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Opinion

March 27, 2018

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Pakistan can do better – together

As we approach the end of the first quarter of 2018, three interconnected challenges face Pakistan. The direction of travel on each front is not encouraging. How the country tackles these three challenges will be instrumental in deciding whether the country can build on the momentum provided by improved security and greater economic confidence over the last five years.

The first is how the Pakistani state deals with the Pashtun Tahaffuz Movement. The second is the growing excess in how the civil-military disequilibrium is manifest. The third is the degree of autonomy and sovereignty that is bequeathed to the next elected government, given the various concurrent international pressures the country faces.

The Pashtun Tahaffuz Movement first. In 2014, Pakistan stepped on the gas in dealing with a decades-long problem in North Waziristan. The army received well-deserved acclaim for the coherence, speed and force of its kinetic actions from June 2014 onwards. Yet, here we are, less than four years later, instead of a sea of contentment, young men and women from Waziristan and beyond are mobilising in an unprecedented wave of identity assertion under the Pashtun Tahaffuz Movement, claiming victimisation not only by the terrorists, but also by the manner in which Fata and the wider arena affected by the conflict have been dealt with by the security forces.

This should worry Pakistanis at three levels. First, it reflects the inability of state and society to have identified and addressed the concerns of people like Manzoor Pashteen, and other affectees of the conflicts in the tribal areas in a timely fashion. Second, it reflects a divide between the army, whose soldiers and spies have fought and died for the security of all Pakistanis (especially those in the tribal areas), and many young Pakhtuns, who clearly feel that this fight has come at an unbearably high cost for them. Third, it reflects an aspect of counter-insurgency challenge that has been the bane of the American projects in both Iraq and Afghanistan – a capacity to ‘clear’ and ‘hold’ territory, but a failure to ‘build’. Pakistan’s case is more serious because it is not about thousands of miles from home as it is for the Americans, but about what happens inside our very home. It is long term and sustained clumsiness and strategic incoherence that have produced the Pashtun Tahaffuz Movement.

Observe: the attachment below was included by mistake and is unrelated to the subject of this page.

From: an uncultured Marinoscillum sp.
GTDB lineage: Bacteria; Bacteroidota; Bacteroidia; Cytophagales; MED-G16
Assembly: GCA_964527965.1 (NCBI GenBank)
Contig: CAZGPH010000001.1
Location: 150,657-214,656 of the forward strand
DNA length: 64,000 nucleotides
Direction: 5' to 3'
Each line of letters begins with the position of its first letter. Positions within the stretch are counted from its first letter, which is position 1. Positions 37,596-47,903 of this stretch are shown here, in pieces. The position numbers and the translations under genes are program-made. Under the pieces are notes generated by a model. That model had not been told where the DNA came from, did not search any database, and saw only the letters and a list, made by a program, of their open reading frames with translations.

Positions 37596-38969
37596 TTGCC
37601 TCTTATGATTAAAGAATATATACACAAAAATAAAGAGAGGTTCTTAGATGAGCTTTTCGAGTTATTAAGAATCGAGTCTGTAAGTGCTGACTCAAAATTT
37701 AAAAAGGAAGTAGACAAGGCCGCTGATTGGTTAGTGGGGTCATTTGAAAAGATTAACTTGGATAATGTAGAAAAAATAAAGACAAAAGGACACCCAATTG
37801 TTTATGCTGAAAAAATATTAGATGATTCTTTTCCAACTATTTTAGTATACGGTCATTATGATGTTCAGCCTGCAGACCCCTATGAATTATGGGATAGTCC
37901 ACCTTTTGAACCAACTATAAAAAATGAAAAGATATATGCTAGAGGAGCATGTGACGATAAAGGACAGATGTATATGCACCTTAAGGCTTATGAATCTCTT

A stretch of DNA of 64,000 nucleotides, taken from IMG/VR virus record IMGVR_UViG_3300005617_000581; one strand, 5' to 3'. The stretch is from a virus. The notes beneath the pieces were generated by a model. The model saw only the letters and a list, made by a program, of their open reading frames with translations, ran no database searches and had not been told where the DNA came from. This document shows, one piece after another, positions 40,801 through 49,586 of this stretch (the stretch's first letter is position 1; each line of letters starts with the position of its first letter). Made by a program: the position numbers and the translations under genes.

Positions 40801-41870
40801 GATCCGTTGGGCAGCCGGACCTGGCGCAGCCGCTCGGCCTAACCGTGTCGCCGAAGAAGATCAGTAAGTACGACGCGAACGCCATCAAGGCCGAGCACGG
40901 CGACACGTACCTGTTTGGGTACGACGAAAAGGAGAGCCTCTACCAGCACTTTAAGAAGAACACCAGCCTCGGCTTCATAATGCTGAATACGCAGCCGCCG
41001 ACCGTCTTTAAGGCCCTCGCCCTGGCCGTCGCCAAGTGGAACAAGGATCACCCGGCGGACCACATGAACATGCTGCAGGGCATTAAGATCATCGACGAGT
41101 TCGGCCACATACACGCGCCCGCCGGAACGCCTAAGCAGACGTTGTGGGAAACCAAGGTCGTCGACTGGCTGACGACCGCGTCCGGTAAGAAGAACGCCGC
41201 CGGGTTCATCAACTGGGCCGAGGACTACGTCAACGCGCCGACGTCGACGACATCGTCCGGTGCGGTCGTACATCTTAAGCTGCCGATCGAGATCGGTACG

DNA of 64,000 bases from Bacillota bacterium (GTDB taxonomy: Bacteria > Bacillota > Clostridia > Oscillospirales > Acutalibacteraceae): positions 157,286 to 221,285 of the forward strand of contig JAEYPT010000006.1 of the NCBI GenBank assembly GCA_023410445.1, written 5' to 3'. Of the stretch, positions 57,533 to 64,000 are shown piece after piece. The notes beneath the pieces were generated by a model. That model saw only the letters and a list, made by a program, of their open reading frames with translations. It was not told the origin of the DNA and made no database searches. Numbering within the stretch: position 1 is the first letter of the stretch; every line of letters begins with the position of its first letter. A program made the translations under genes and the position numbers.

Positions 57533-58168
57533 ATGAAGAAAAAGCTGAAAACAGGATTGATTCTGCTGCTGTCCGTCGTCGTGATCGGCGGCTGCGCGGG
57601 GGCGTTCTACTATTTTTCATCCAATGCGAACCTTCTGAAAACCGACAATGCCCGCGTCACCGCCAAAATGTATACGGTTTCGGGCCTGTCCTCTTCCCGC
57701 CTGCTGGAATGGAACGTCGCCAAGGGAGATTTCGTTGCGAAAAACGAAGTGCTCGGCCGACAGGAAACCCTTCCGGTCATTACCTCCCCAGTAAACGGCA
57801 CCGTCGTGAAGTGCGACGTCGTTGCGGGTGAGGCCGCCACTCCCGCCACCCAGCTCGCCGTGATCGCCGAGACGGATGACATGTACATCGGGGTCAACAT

A number of positive steps have thus far been taken by the military in its response to the PTM, including the termination of the need for Watan cards, an improved checkpoint regime in Swat, and the return of many men that had been reported missing. But these steps are also accompanied by a wider discomfort and bewilderment among the environs of the twin cities. Strategy continues to be designed Pakistan in the same way it has been since the late 1970s – almost purely by army officers. The question then is if new ideas will be employed in tackling the legitimate challenges that the PTM poses to decision-makers. The sad fact has been that, instead of driving the civilian leadership and the army high command closer, new and complex political phenomena like the PTM tend to drive them further apart.

This is particularly worrisome given the context of the growing extremity of civ-mil disequilibrium. On the one hand, we have the PML-N-driven narrative of political victimisation that seems to target the Supreme Court, but is actually about the various beefs Nawaz Sharif has with the army. On the other, we have what has been described as the Bajwa Doctrine. The shrillness of the Sharif camp, as it stares an unfriendly set of legal outcomes in the face, has been met met not only with frequent assertions of independence by the superior judiciary, but now also by the more engaged army leadership.